Ducati Sport Classic 1000

Italian design is going back to the future. Ducati's Sport 1000 returns Seventies' glamour to the roads

Tim Luckhurst
Tuesday 10 January 2006 01:00

Price: Sport 1000: £7,995 Limited Edition: £9,500
Engine: Twin cylinder, air-cooled, fuel-injected 992cc
Max power: 92bhp @ 8,000rpm
Max Torque: 91.1Nm @ 6,000rpm
Brakes: Front twin 320mm semi-floating discs. Rear single 245mm disc.
Weight: 179kg (Sport Classic 1000 only)

The most frequently quoted line from The Third Man is Harry Lime's condemnation of Switzerland for enjoying 500 years of democracy but producing only the cuckoo clock. Actually, that speech begins by congratulating Italy for enduring 30 years of terror under the Borgias and still managing to turn out Michelangelo and Leonardo da Vinci.

Recent Italian motorcycle design has left me wondering whether a new era of conflict might be required to raise aesthetic standards. The ambition has too often been to make angular, ultra modern designs that work well, but neglect tradition. Moto Guzzi bucked that trend earlier this year with the gorgeous Griso. Now, with the introduction of Ducati's new Sport Classics, Bologna has caught up with Milan.

The Sport 1000 is modelled on the 1973 Ducati 750 Sport, one of the most attractive café-racers of the era. It is retro-chic at its most appealing. One big headlight and clip-on handlebars have the impact on the eye of a catwalk model. The sculpted solo racing saddle and race-striped fuel tank augment the glamour. Stylish wire-spoke wheels and a chrome instrument binnacle proclaim that this looker wants to have fun. It is not teasing. The Sport 1000 loves to be thrashed.

All the advantages of modern Ducatis are here. The gearbox is crisp and the bike handles gloriously. Braking power is ample and standard suspension settings are firm enough for serious cornering.

Oceans of mid-range torque make for excellent manners. I rode for miles in third gear, engine braking into bends and rocketing out of them. The Ducati attracted many approving stares. A lorry driver celebrated being overtaken with a merry blast on his air horn. This machine is pretty enough to appeal to people who have never ridden.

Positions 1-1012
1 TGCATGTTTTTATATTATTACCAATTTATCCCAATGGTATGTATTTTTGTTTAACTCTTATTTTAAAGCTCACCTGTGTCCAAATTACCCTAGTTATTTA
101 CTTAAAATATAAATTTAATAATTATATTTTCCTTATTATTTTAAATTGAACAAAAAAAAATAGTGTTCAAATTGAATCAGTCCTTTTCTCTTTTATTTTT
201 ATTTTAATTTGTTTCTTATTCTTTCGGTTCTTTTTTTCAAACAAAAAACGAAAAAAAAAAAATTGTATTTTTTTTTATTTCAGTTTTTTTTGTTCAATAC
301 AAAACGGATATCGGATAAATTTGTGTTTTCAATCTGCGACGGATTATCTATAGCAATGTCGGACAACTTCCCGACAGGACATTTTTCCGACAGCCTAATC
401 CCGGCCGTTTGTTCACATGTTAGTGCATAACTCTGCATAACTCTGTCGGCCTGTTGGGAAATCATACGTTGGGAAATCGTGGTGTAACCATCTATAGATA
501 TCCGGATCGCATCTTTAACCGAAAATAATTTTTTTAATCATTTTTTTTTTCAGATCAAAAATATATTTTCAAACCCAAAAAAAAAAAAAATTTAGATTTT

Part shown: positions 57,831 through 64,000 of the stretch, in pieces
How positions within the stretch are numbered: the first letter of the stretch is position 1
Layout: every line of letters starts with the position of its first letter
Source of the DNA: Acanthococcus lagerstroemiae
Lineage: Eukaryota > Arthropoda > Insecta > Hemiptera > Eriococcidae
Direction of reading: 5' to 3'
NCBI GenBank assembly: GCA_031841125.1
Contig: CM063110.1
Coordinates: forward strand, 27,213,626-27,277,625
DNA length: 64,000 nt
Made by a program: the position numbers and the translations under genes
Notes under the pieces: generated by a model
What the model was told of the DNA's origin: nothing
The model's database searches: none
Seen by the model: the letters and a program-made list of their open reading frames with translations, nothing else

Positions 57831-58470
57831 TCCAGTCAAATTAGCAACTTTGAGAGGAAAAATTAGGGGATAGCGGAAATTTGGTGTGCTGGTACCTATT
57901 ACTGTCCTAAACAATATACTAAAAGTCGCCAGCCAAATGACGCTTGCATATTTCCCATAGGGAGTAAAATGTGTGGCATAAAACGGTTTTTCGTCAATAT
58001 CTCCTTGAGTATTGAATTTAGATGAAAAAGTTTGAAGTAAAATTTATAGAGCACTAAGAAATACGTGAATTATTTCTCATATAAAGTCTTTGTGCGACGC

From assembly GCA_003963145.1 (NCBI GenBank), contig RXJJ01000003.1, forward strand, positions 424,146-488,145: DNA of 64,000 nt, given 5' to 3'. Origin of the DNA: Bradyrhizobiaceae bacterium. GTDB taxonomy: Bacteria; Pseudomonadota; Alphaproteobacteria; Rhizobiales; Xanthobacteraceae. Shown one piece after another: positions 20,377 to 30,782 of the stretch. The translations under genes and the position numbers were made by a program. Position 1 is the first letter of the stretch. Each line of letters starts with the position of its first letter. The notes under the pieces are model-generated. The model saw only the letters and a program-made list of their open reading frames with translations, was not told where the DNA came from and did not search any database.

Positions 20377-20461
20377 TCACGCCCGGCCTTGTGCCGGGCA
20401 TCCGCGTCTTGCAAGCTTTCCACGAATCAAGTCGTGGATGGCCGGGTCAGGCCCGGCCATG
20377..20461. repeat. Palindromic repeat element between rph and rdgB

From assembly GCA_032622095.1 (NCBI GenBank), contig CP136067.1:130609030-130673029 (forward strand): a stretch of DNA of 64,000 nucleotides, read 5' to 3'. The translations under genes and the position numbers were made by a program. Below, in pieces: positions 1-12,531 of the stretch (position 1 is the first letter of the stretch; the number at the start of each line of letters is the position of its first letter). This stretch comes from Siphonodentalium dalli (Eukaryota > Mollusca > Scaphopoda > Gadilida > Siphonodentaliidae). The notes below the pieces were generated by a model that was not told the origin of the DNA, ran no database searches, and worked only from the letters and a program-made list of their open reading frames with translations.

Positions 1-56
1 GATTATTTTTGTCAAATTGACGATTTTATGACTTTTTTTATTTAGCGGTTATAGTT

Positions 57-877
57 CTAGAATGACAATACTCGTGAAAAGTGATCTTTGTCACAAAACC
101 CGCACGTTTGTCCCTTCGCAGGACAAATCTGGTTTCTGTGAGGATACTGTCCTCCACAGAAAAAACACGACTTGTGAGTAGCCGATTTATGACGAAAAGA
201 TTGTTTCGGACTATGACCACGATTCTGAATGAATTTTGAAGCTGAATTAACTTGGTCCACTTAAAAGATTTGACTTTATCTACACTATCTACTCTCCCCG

Of course, the Sport 1000 is an indulgence. It will not carry luggage, the riding position is too sporty for extended journeys and weather protection is non-existent. But these are characteristics not flaws. This motorcycle is for riding in jeans and leather jacket on sunny Saturdays. Ride it to impress. Ride it to remind the owners of sports coupés that four wheels can never be as much fun as two. Ride it to the gallery. But do not ride it on a wet British motorway. It would be as out of place as a prima ballerina in a rugby scrum. Motorcyclists who consider their machines a primary means of transport will not be interested. This is a motorcycle for recreational riders or a second bike for lovers of classic Italian style.

If you fall into that category you might want to consider the Paul Smart Limited Edition. Modelled on the Super Sport 750 English racer Paul Smart rode to victory at the 1974 Imola 200 this is a Sport 1000 with a racing fairing and Ohlins suspension (the standard Sports 1000 has Marzocchi forks and rear monoshock). Its handlebars are set a fraction further forward.

Thirty years ago Smart's race bike gave birth to the first generation of Ducati superbikes. To own an original Super Sport 750 would be glorious. I was less enthralled by the replica. With its rounded, silver fairing and flowing lines it is visually stunning, but not as much fun as the standard version. The suspension feels hard and the bike is less willing to turn in to corners. Engine performance is, of course, identical and both bikes use specially fabricated tube-type tyres that grip the road like glue. But I would be reluctant to subject the Paul Smart Limited Edition to regular use.

It is the sort of bike you buy to tuck up in a neatly ordered garage with its paintwork protected by spotless dust covers. But it is collectable enough to make such tender treatment worthwhile and the retro look is so convincing that it will cause some real surprises next summer.

I expect several road users will be astonished to discover that this ostensibly David Cassidy-era beauty is really a modern, fuel-injected 92 horsepower sports bike with handling to match. The potential to surprise almost makes me want one but I really do prefer the standard Sport 1000.

It is almost equally nostalgia inducing, but just too much fun to simply ogle. It sticks to corners beautifully, rewards adventurous riding and sounds sumptuous. Actually, the black-finish, stainless steel exhaust system emits a roar that sounds as good as it looks. If I could afford to keep a second bike purely for fun I would be seriously tempted by the Sport 1000. This is a bike that has everything required to give Harley Davidson real competition in the retro market. It looks as classic as the American company's Sportster model, but delivers a lot more power.

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